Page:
Wednesday, August 27, 2008

The Open Focus Brain

Yesterday, I finished reading a book my dad sent me for my birthday called The Open Focus Brain by Les Fehmi. The author is the director of the Princeton Biofeedback Centre. Some of his ideas are pretty intriguing (and pretty "out there"), so I thought I'd write out this little excerpt to share it with you, since you seem to like food for thought:

""Nothing" is not merely nothing. Nothing, in fact, is a great and robust healer and is critical to the health and well-being of our nervous system. Space is unique among the contents of attention because space, silence, and timelessness cannot be concentrated on or grasped as a separate experience. It slips through, permeates your attention, through all your senses. Seeing, hearing, tasting, feeling, smelling, and thinking of space, basking in it -- while simultaneously experiencing timelessness -- is a powerful way to let go, the most powerful way that I know."

Here are some examples of the exercises he gives in the book:

"Can you imagine the distance or space between your eyes?"

"Is it possible for you to imagine the space inside your nose as you inhale and exhale naturally?"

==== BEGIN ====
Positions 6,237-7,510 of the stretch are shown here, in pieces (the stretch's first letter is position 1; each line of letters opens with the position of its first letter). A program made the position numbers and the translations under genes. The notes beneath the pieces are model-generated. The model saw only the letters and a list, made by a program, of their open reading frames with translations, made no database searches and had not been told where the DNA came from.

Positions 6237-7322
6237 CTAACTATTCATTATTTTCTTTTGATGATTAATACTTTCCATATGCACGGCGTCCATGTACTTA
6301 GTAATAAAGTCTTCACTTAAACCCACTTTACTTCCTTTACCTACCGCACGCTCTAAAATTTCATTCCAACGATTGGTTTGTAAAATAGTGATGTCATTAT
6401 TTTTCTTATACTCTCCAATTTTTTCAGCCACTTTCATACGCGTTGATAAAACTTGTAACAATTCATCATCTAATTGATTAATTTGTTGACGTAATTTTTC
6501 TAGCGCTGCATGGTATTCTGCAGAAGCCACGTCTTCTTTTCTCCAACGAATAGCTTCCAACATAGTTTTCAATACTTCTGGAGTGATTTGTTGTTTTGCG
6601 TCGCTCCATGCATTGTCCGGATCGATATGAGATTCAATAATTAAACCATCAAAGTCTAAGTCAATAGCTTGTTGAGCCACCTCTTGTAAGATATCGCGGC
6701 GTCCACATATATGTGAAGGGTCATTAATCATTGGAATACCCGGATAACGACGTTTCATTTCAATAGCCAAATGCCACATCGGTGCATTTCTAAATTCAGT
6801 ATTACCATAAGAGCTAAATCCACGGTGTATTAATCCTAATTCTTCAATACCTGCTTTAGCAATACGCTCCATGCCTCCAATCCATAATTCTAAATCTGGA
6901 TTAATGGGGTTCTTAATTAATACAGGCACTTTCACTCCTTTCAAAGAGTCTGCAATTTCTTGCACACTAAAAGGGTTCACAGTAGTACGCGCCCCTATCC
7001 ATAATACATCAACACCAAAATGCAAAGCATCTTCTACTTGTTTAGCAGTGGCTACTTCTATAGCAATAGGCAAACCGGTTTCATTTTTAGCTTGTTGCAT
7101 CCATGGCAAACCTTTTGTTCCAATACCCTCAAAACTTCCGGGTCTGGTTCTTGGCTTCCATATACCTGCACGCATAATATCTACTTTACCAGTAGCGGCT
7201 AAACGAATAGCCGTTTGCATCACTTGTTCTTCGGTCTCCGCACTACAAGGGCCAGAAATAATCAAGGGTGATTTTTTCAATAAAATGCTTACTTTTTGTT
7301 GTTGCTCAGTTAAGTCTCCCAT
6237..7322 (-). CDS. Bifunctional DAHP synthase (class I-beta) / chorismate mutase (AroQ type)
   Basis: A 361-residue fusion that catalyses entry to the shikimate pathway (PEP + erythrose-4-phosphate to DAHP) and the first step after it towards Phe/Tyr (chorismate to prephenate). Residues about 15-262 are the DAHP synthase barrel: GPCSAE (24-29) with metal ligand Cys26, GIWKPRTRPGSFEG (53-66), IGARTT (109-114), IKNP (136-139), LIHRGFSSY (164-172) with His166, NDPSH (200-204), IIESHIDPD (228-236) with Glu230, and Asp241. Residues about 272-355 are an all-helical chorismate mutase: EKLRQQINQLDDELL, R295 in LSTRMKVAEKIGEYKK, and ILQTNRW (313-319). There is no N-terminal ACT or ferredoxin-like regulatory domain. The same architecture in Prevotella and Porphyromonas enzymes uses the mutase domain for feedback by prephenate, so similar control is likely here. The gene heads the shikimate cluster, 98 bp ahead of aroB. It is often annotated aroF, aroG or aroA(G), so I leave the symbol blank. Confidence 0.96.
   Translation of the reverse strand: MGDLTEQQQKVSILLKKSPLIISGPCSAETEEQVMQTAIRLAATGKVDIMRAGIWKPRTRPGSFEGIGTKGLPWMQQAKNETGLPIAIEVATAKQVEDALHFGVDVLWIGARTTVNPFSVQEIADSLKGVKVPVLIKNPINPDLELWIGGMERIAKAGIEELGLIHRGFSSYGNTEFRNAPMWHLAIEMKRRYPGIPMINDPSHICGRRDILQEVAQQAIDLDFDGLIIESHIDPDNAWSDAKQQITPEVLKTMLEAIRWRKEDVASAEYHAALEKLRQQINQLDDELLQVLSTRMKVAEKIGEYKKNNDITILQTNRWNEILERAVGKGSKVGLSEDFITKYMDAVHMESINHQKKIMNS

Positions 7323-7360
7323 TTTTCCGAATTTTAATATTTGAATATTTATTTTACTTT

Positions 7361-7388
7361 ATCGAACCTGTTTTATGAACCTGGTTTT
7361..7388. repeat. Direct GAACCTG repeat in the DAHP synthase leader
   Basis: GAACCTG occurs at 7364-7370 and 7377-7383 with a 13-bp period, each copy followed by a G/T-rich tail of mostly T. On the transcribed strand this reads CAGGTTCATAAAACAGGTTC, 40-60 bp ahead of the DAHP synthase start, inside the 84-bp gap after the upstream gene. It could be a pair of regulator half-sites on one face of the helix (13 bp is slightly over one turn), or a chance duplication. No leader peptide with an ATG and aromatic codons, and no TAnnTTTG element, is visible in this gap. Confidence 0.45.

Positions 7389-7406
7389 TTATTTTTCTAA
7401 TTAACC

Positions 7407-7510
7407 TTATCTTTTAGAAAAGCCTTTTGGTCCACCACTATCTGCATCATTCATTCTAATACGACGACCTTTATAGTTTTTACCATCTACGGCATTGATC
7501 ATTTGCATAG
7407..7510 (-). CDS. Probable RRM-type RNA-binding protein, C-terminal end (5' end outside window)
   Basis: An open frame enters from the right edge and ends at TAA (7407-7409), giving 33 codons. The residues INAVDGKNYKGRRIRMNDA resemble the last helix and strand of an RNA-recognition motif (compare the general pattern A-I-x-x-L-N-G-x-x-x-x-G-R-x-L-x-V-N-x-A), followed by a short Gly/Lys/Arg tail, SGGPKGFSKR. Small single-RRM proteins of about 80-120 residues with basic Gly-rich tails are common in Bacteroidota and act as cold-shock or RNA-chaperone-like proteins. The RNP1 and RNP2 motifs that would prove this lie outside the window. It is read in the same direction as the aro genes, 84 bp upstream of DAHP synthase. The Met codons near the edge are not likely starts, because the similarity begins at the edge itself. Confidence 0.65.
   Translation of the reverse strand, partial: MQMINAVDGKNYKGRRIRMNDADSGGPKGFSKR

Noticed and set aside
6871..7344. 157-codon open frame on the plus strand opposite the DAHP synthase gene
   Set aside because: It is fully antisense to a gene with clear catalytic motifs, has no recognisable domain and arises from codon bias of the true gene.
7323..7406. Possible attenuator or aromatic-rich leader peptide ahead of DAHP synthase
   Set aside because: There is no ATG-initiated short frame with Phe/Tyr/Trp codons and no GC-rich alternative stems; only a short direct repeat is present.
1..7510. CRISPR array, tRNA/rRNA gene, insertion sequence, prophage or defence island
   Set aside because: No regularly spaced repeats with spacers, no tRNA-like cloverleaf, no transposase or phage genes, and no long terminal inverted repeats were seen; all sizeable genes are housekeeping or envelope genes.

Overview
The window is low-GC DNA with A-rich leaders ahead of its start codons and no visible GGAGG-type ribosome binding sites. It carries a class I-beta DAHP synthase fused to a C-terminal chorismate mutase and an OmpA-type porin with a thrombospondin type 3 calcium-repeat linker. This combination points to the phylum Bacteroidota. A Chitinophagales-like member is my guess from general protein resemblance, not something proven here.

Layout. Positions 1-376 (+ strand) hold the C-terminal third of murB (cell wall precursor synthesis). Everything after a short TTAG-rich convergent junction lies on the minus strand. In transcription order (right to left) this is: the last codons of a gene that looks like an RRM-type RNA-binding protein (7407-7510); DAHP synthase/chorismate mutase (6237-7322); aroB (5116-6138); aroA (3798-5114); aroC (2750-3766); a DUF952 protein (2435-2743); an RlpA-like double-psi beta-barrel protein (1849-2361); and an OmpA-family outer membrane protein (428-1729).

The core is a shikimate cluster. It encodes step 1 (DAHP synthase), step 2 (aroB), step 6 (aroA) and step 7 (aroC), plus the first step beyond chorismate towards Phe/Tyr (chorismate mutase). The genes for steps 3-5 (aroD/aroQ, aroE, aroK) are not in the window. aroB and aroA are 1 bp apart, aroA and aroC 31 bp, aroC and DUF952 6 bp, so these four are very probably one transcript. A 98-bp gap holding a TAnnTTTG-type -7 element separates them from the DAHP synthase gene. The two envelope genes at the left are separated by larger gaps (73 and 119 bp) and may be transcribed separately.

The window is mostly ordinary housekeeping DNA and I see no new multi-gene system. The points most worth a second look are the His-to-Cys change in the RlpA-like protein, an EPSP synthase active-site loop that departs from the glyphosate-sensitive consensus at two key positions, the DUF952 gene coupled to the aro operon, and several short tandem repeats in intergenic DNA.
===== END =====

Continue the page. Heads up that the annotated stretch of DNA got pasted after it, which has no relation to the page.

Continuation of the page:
"Can you imagine the space inside your ears?"

"Gently do a mental inventory of the perceptions of all your senses. Attend, for example, to your sense of hearing. Be aware of sounds while equally and simultaneously attending to the silence between the sounds, out of which the sounds arise. Notice the direction that sounds travel toward you through three-dimensional space."

"Can you imagine the free flow of thought in the space in which it occurs, while feeling body presence and emotions and the space in which they occur as background for thinking?"

"Can you imagine where in silence do the internal voices arise from? Where the visual images are located? Is it possible for you to imagine centering your awareness on the free flow of your thoughts and at the same time experience the physical space from which your thoughts issue, attending equally and simultaneously to the thoughts and to the spatial location from which thoughts emerge?"

Dr. Fehmi's book is all about changing the way you pay attention in order to change your mindset, so that you're not continually in what he calls a "narrow objective" attention, a tense, constricted, survival mode of attention that holds us in a state of chronic stress and leads to anxiety, depression, and attentional disorders. His ideas and his exercises challenge the reader to be conscious of how you're paying attention so that you can catch yourself in this "narrow objective" attention and expand it to encompass more of the world. It's interesting food for thought.

No comments: